The value of silver depends on many factors, including the silversmith, design and the date of the manufacture. The law concerning silver hallmark has changed over time and varies from country to country. Certain principles will help you identify silver hallmarks and the date the silver was made.
- Skill level:
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Things you need
- Jeweller's loupe (optional)
Examine all of the silver's stamps. Using a jeweller's loupe is helpful to see very small stamps and details of stamps. View each stamp from different directions so that you do not try to identify the wrong stamp. Marks can look different if they are viewed sideways or upside-down.
Determine the nature of the stamps found. The four types of stamps you might find are a purity mark, a maker's mark, a dateletter and a town mark. The purity mark indicates the purity of the silver, typically fine silver or sterling silver.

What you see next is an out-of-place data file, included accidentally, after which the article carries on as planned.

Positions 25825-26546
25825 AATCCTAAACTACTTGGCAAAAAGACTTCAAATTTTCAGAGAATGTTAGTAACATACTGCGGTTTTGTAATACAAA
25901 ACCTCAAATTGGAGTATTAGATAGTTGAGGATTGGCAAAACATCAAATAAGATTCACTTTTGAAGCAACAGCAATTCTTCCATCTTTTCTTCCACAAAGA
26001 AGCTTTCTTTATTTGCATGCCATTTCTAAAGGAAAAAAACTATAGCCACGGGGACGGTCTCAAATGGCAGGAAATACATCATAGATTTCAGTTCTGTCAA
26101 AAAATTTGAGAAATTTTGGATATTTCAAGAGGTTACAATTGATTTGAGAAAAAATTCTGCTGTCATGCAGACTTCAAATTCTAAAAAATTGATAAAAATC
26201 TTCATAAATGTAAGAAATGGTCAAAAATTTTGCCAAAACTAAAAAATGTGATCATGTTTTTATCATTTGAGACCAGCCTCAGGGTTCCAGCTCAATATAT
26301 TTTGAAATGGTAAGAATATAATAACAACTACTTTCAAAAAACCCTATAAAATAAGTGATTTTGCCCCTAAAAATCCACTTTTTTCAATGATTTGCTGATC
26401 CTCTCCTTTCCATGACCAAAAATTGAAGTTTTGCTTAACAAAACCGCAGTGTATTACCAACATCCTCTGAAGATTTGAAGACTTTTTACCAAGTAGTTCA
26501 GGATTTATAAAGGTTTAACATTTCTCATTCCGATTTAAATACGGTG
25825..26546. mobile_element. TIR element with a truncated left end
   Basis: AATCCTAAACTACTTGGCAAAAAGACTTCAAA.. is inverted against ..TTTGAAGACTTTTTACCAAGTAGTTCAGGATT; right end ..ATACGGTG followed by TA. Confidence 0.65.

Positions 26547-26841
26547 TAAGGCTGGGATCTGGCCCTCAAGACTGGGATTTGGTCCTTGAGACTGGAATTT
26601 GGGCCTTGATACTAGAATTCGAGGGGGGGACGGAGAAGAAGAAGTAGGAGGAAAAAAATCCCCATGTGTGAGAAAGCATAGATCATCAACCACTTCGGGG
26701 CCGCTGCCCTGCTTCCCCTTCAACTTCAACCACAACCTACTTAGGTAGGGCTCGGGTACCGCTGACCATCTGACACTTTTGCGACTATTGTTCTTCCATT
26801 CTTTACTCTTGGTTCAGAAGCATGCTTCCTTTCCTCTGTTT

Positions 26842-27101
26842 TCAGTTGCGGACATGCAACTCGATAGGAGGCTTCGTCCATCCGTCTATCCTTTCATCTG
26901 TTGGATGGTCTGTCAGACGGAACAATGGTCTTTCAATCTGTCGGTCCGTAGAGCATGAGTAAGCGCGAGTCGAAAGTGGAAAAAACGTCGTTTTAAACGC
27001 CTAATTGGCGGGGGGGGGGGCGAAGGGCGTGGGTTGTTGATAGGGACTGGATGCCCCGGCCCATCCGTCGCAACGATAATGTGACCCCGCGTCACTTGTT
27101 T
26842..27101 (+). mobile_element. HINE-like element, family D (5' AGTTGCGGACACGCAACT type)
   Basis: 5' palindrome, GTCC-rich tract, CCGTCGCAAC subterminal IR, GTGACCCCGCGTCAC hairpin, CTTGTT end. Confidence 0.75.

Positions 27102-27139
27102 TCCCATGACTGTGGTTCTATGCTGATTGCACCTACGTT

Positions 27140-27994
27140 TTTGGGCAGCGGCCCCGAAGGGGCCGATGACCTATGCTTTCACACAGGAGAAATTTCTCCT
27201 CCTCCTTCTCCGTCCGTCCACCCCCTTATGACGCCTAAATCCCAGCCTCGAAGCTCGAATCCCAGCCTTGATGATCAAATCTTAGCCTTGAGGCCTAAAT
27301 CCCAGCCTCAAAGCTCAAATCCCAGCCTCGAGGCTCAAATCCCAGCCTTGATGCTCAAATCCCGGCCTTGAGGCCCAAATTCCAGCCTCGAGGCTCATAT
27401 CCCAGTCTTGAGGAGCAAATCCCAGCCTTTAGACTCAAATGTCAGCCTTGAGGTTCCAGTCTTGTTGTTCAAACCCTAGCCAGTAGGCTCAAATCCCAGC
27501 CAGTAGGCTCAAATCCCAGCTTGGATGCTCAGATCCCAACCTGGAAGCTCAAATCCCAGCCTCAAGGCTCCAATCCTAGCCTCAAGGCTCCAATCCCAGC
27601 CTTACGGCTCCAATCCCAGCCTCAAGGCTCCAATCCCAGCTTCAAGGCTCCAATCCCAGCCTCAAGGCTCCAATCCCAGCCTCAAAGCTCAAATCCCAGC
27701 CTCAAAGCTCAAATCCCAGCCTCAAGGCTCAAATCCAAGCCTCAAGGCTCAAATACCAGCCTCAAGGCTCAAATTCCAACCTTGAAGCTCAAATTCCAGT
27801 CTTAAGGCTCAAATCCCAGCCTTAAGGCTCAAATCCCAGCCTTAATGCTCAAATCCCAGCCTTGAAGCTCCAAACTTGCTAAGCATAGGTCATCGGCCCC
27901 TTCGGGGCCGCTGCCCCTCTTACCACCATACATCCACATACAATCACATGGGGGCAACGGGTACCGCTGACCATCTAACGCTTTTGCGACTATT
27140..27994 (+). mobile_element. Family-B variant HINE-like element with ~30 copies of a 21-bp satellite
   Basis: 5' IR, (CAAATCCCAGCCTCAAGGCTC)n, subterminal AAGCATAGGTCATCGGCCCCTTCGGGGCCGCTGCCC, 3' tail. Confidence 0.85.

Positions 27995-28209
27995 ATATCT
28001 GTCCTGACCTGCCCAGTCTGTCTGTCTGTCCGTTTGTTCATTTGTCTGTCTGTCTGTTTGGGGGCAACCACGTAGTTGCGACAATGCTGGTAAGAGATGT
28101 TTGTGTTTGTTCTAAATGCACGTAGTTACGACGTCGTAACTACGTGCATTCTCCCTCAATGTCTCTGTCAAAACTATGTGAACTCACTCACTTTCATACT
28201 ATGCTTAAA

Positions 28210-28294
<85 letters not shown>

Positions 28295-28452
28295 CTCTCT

Examine the maker's mark. In many European countries, manufacturers are required to include both a purity mark and a stamp that identifies the silversmith, but the United States does not require silversmiths to sign their work.
Inspect the dateletter. Silver items made in England after 1478 were stamped with a dateletter, indicating the date the item was assayed by the government.
Examine the town mark. Silver items assayed in countries with multiple offices often included a town mark to indicate the office of assay. For example, an anchor is the assay mark of the office in Birmingham, England.
Compare the marks you find to the marks of known silversmiths. Narrow your search by researching in a book or on a website that concentrates on similar silver items.
Tips and warnings
- This article is intended as an overview. The article does give specific legal or business advice. Your facts and circumstances may change the legal, business and valuation analysis. See an attorney to see how the law applies to you, and consult a professional appraiser to verify the value of your silver.
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